Imagine a staircase that never ends, as an infinite loop of risers and treads squeezed into a traditional timber house. Adding to the mystery, the staircase has no destination, but rather is a destination itself. The walls of the house have been transformed into a matrix of bookshelves and windows overlooking a courtyard. However, this is no ordinary children’s library. The Pingtan Book House is a place where kids can read and play at the same time, and is a new paradigm for rural village libraries in China.
For years, Dong Minority villages have been confronted with the ever-present reality of the decline of their beautiful architectural heritage, eradicated by the arrival of a foreign material - concrete. Entire villages, built over centuries from a single sustainable material (indigenous China Fir) are rapidly losing their identity. Dong’s cultural DNA is being challenged by contemporary living and the quest to modernize.
As a school built entirely of concrete 20 years ago on the edge of the village, the Pingtan primary school complex (a prime example of this condition) which accommodates more than 300 children aged 6-13, is a cluster of five buildings, including a Hall and Canteen, Classroom, Dormitories, and an Administration building, all surrounding a courtyard.
Condition_Lab saw an opportunity to make a small insertion by introducing a timber structure that retains the Dong architectural DNA, and which could reawaken a sense of wonder in their heritage. The design fosters a form of “living heritage” to reconnect and inspire children, while allowing them to appreciate their precious culture via direct engagement.
The project is the second library designed by Condition_Lab in the region, with the first being Gaobu Book House, located 10 km upstream. The idea is simple - each project takes the traditional typology of the Dong “Galan” timber frame house and adapts it to a contemporary design, where elements such as stairs, walls, windows, and floor are reinterpreted.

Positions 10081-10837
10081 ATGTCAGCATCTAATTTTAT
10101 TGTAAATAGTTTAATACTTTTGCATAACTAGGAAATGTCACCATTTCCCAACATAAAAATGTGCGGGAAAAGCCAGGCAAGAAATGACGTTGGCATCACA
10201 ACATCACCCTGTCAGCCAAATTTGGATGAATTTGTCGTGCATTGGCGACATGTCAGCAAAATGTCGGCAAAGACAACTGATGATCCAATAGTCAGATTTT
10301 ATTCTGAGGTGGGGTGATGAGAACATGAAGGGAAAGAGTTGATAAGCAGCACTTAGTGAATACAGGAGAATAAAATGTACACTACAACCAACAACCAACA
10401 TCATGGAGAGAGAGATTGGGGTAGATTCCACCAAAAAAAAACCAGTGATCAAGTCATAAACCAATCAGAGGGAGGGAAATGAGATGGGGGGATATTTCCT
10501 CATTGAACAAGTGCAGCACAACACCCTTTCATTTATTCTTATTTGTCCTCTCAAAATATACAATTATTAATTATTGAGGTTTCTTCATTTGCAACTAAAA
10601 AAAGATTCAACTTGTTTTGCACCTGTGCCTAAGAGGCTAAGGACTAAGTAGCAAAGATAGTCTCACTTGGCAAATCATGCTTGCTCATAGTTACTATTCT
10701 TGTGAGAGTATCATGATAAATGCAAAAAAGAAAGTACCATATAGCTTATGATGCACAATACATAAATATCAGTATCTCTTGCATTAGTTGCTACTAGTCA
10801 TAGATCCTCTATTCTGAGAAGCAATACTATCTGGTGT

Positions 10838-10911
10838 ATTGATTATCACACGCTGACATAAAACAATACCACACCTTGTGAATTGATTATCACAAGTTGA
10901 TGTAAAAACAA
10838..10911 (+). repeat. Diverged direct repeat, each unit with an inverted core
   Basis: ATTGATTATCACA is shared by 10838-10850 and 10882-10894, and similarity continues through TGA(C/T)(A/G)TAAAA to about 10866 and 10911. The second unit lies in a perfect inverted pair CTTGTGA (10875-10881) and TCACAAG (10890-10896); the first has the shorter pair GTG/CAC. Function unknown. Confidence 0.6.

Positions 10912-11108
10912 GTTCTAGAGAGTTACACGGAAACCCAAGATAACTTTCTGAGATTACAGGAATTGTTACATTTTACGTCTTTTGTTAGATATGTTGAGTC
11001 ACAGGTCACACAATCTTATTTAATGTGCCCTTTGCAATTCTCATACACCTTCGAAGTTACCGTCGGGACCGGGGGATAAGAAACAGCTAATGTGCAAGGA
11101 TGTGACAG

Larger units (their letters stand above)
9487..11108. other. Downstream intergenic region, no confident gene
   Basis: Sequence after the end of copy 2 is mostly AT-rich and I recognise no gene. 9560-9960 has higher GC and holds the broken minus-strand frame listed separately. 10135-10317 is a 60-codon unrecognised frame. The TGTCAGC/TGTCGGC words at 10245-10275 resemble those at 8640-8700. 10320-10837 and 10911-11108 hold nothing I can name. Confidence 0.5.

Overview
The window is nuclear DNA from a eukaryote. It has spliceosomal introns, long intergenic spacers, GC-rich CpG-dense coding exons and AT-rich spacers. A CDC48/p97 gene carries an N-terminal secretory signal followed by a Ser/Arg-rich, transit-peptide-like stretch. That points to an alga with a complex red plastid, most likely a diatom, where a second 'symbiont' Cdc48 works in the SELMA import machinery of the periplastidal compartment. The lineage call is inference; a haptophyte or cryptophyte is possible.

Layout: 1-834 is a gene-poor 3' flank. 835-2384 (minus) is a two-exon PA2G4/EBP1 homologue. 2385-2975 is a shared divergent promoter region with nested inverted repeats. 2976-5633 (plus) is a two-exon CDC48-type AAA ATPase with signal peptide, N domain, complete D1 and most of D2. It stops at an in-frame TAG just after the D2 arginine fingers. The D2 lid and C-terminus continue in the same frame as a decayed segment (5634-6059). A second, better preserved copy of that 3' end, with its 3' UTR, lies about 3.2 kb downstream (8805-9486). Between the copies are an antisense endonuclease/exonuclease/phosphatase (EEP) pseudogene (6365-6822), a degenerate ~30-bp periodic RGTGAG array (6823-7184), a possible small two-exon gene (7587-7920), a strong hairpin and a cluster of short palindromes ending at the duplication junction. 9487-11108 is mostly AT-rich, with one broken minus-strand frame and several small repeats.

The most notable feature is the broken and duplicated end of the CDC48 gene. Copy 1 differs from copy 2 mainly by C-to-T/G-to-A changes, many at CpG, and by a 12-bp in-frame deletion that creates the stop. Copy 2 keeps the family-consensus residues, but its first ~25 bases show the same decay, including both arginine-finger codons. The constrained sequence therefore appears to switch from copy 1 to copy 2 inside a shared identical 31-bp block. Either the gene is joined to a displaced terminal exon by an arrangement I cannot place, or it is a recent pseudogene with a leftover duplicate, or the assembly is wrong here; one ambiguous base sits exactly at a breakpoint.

Condition_Lab collaborated closely with local carpenters and students from the CUHK School of Architecture. ‘Local’, ‘slow’, and ‘attentive’ are all key attributes of the project Through a process of participation, the firm gained the trust of villagers and the school principal, enabling them to create a social narrative that also helped find donors to sponsor the project. In the end, the building was built with a single donation of 600,000 HKD from the Chan Cheung Mun Chung Charitable Fund.
This remarkable achievement, seldom occurring in contemporary construction, embraces a Book House built entirely using a single material, with every element, including walls, stairs, and floors, built with timber. The only ‘foreign’ material introduced was polycarbonate, used in façade panels that allow sunlight to filter in and provide external views. Construction followed traditional Dong carpentry details, where ‘Dragon Joints’ composed of male and female interlocking parts are used as the main structural bond.
The value of this project lies in two fundamental lessons: First, it relates directly to the children of Pingtan who, beyond enjoying playing in the library, have learned that their culture lives and remains relevant in this rapidly changing world. The second lesson relates to the discipline itself, at a moment when architecture, particularly in urban metropolises like Hong Kong, appears to have lost its soul to ever demanding developers. That reality makes one aware of the social importance of architecture. Social impact does not require large amounts of financial investment, and design is not limited to high-end projects. To put it simply, architecture must have a purpose.
Photo credit: Zhao Sai